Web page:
As a previous caseworker with Big Brothers Big Sisters of Hamilton and Burlington, as a previous Program Director of KidQuest Camp in Stoney Creek, and as a current Big Brother, I have been active and involved in the lives of children and youth in Stoney Creek for many years. These experiences have allowed me to meet parents and school staff, and to gain an understanding of their experiences and concerns. My time spent working as a Contractor has taught me the value of standing up for the needs of students who will train outside college and university. We need school trustees who are strong, independent voices for families. I believe I am in a unique position to help put an end to partisan politics on the school board.

Q3. Where or how can constituents learn more about you and/or contact you?

Constituents are welcome to contact me via email at greg.sinasac@gmail.com or by phone @ 905-973-2246.

Taking Care of Business?

As reported in today's Spec, (Click here or purchase today's print copy), city of Hamilton By law Director Marty Hazel advised that he does not have enough staff to follow up on 684 businesses such as salons, convenience stores and garages that may be operating without a valid business licence. This lack of capacity not only presents as unfair to business operators who play by the rules and have a valid licence, but it also forgoes $130,000.00 in unpaid fees yearly. Add the fact that those who do not renew their business licence on time, will face quadruple late fees, and the inequity widens. There may be also an element of public risk, if businesses are operating unchecked.

Clr. Collins expressed concern that about 300 of the businesses who are believed to be operating without a business licence, involve food. From a public safety perspective, The Clr. believes that these matters have to be addressed soon. 

However, City General Auditor Ann Pekaruk advised that most of the businesses who are thought to be operating without a licence, have been inspected by the fire department or public health, which is how they were detected in the first place. An auditor compared a database of licensed businesses against data gathered by fire and public health, to identify the problem businesses. 

Hazel was asked to report back in July on what it would cost to check out all 684 businesses and to promptly investigate any that pose public health risks. It is unknown whether he was also directed to determine what it would take to proactively solve this issue to prevent future additional build ups of unlicensed businesses.  

Are you surprised by the size and depth of this problem? 

Please note: The Hamiltonian will not publish any posts that identify specific businesses.

Sunday, March 23, 2014

Mayoral Bids...so far......

As our readers will know, The Hamiltonian is engaging all registered mayoral candidates in a series that will pose questions in order to provide Hamiltonians with good information to make an informed voting decision.

We have recently extended an invite to newly registered candidate, Clr. Brad Clark. Clr. Clark has indicated that he will participate after his camapign launch. The questions we posed in our first round of this series, can be found in the links below:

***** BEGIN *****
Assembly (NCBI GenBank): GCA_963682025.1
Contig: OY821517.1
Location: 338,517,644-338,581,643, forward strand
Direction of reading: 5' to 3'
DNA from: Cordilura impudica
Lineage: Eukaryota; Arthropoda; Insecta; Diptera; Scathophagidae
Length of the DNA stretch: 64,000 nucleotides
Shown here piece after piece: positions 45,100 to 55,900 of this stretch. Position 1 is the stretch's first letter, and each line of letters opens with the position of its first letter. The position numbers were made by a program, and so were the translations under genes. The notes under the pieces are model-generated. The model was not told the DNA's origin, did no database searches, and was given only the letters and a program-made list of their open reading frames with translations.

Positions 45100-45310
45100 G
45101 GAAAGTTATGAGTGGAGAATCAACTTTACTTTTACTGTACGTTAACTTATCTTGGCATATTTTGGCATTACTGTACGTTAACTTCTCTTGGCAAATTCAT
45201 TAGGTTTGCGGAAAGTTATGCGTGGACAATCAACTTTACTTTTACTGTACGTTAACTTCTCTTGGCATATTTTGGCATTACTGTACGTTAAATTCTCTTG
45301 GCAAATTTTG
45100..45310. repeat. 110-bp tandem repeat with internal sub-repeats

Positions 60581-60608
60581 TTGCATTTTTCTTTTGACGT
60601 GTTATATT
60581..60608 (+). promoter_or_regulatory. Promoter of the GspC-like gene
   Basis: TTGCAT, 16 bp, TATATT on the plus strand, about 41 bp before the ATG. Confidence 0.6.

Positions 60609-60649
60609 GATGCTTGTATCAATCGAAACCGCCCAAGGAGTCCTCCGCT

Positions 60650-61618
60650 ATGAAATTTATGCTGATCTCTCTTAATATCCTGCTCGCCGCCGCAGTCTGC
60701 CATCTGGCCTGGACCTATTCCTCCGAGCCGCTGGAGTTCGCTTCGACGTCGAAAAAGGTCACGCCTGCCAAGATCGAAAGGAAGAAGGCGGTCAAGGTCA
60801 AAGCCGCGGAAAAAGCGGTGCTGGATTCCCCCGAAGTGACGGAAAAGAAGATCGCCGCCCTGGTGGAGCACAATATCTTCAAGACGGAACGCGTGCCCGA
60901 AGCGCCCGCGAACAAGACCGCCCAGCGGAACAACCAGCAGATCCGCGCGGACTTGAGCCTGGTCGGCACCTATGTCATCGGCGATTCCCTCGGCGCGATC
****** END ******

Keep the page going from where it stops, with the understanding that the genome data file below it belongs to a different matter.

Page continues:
To read Brian McHattie's responses, click here.
To read Crystal; Lavigne's responses, click here
To read Michael Baldasaro's s responses, click here.
To read Don Ross's responses, click here.

The Hamiltonian remains committed to remaining neutral and facilitating a fair exchange of information. We encourage all Hamiltonians to vote this October. 

Saturday, March 22, 2014

Fundraiser for Anita Kos (Silkovich)

You may recall that The Hamiltonian featured a story about a local woman, Anita Kos (Silkovich) who is fighting to get the necessary treatment she needs to fight Lyme Disease. The poster to the left is about an upcoming fundraiser. It promises to be an evening of fun and entertainment.

You can view its details more clearly by clicking on the poster to the left, to enlarge it. You can read more about Anita's struggle and her need for assistance by clicking here.

Giant’s Rib Discovery Centre- April Program Notice

Giant’s Rib Discovery Centre Box 1469, Waterdown, ON, L0R 2H0 www.giantsrib.ca

April Program Notice

1) Bruce Duncan Memorial Lecture Series

The Giant’s Rib Discovery Centre (GRDC) presents Jon Wells, Award-winning Hamilton Spectator journalist speaks about his experience taking a "FAM" tourism tour of some of Hamilton's waterfalls and natural wonders on Sunday April 6, 2014 from 2 to 3 p.m. at the Hamilton Waterfront Trust Centre, 57 Discovery Drive, Hamilton.

Jon Wells is an award-winning journalist and author with the Hamilton Spectator, where he writes primarily long features on subjects ranging from true crime to arts and the environment. Jon has written features about Hamilton's natural wonders, including "Jon's Journey," a first person account of his experiencing canoeing, biking, and hiking around Hamilton -- a story that won a Hamilton Tourism Award and an Ontario Newspaper Award.

Seating is on a first-come, first-served basis. Doors will open at 1:30 p.m. and complementary refreshments and door prizes are available after the presentation. Parking is free. Admission for the program is $5. Further donations to help cover program costs are greatly appreciated. The Bruce Duncan Memorial Lecture Series runs once a month from September through May. This series presents topics relevant to the Niagara Escarpment World Biosphere Reserve as a part of the GRDC’s public education programs.